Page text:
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Following on from my previous question regarding feature branches with you can find here Centralized GIT workflow/deployment - Repository Initialization and Feature Branches I've got a few questions about 'Release branches'.

Firstly, I'll go through the workflow:

The state of develop is ready for the “next release” and we have decided that this will become version 1.0

git checkout -b release-1.0 develop

./ 1.0

OK my first question. Do I need to create the bump-version script or can I download it from somewhere? What does it specifically do and where does it need to be installed?

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I'm a bit confused about your question. Do you need a script that can tell you the actual version number?

You could try git describe master for instance, which will give you a specific name from the latest tag you created. Take a look on the Preparing a release section on the Pro Git book.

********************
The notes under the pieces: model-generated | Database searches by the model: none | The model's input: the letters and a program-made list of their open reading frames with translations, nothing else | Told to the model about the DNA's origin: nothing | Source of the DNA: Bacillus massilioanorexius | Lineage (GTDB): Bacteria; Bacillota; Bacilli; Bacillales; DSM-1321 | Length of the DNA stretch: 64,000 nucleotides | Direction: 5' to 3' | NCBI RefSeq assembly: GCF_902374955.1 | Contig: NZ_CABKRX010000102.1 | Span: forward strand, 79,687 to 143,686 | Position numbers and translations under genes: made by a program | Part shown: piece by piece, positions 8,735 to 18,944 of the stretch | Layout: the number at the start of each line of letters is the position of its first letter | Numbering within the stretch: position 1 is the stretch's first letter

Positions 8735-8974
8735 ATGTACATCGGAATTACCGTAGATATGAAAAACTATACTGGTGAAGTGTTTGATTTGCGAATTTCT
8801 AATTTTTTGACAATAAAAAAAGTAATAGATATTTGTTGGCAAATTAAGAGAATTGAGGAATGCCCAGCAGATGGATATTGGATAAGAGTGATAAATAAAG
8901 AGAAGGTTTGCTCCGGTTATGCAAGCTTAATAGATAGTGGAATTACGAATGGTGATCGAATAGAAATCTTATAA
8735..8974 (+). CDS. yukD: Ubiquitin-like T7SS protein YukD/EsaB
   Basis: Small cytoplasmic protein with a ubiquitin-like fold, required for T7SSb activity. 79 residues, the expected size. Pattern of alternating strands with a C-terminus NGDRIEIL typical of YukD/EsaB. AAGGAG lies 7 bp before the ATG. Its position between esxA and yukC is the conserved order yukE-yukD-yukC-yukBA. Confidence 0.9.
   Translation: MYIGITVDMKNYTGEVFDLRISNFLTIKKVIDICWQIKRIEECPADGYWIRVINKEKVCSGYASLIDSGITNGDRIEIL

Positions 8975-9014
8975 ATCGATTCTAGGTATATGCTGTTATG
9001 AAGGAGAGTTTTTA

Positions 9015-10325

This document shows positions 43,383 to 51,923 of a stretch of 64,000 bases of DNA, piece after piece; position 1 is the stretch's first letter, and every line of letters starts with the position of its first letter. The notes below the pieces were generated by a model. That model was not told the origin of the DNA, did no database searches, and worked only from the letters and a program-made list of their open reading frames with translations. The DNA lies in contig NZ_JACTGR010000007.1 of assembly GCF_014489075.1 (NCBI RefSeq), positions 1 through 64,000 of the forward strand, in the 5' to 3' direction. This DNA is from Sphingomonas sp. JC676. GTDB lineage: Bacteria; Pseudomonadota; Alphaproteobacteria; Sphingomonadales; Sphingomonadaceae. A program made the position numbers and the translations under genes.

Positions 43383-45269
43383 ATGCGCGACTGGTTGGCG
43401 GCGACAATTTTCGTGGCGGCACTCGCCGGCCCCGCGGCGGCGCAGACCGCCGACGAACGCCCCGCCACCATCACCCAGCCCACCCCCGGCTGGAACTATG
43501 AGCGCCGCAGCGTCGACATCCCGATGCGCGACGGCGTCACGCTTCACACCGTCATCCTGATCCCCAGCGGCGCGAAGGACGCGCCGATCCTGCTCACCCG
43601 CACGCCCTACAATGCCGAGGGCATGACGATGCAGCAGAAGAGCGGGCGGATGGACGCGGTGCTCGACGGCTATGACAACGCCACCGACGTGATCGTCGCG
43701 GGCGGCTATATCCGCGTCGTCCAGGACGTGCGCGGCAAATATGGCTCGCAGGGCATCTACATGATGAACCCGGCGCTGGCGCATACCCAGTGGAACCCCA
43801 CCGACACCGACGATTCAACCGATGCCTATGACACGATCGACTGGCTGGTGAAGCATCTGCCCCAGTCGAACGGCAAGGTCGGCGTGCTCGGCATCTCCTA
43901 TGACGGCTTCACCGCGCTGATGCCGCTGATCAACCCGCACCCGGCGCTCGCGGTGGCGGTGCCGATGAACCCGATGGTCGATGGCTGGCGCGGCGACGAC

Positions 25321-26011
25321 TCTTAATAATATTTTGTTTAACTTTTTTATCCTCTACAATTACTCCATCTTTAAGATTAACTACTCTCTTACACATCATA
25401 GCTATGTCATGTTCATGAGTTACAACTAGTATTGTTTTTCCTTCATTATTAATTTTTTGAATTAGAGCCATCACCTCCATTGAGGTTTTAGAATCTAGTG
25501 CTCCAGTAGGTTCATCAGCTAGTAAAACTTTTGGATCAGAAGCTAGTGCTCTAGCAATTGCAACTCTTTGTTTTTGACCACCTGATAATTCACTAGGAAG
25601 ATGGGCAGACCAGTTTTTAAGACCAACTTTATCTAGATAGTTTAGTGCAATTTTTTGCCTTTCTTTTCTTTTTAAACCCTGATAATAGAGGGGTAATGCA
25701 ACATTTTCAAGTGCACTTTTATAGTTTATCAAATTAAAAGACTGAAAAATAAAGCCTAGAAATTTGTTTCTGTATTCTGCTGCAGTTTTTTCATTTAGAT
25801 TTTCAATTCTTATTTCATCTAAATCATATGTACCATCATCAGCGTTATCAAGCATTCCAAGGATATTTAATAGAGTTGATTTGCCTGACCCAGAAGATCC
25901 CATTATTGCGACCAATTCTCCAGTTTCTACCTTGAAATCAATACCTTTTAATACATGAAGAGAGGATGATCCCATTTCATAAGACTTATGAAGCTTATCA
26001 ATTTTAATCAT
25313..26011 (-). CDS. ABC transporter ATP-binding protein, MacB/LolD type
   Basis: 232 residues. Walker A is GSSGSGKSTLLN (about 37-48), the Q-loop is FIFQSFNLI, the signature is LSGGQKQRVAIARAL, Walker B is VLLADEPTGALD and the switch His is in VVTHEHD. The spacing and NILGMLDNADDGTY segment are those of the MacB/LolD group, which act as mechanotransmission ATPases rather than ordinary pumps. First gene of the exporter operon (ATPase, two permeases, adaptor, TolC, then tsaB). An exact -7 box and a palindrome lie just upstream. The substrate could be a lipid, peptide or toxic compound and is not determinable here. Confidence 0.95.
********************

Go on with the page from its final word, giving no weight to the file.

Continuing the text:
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I'm following and it says to run ./ so I'm trying to figure out what this actually is. – Derek Carlisle Nov 15 '12 at 11:58
As it is written in the tutorial you linked: "After creating a new branch and switching to it, we bump the version number. Here, is a fictional shell script that changes some files in the working copy to reflect the new version. (This can of course be a manual change—the point being that some files change.) Then, the bumped version number is committed." – rlegendi Nov 15 '12 at 12:24
Yes I saw that but which files are changed and what to? Can I get the script from somewhere? – Derek Carlisle Nov 15 '12 at 12:51
No, there's no such script, because " is a fictional shell script ". It's just an example :-) Each project has its own relase process that updates the version number, you have to develop your custom process. – rlegendi Nov 15 '12 at 14:22

From the looks of your previous question you are attempting to follow:

Have you tried to use git-flow? It was designed to help with these questions.

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I wanted to avoid gitflow so that I could learn GIT as much as possible without it doing it all for me. – Derek Carlisle Nov 15 '12 at 11:57

"What does" would depend on your build process. For instance if you use maven, it might sed your pom to set the version. If you use sbt, you could keep the version setting in a separate version.sbt file and the script could just overwrite the whole file.

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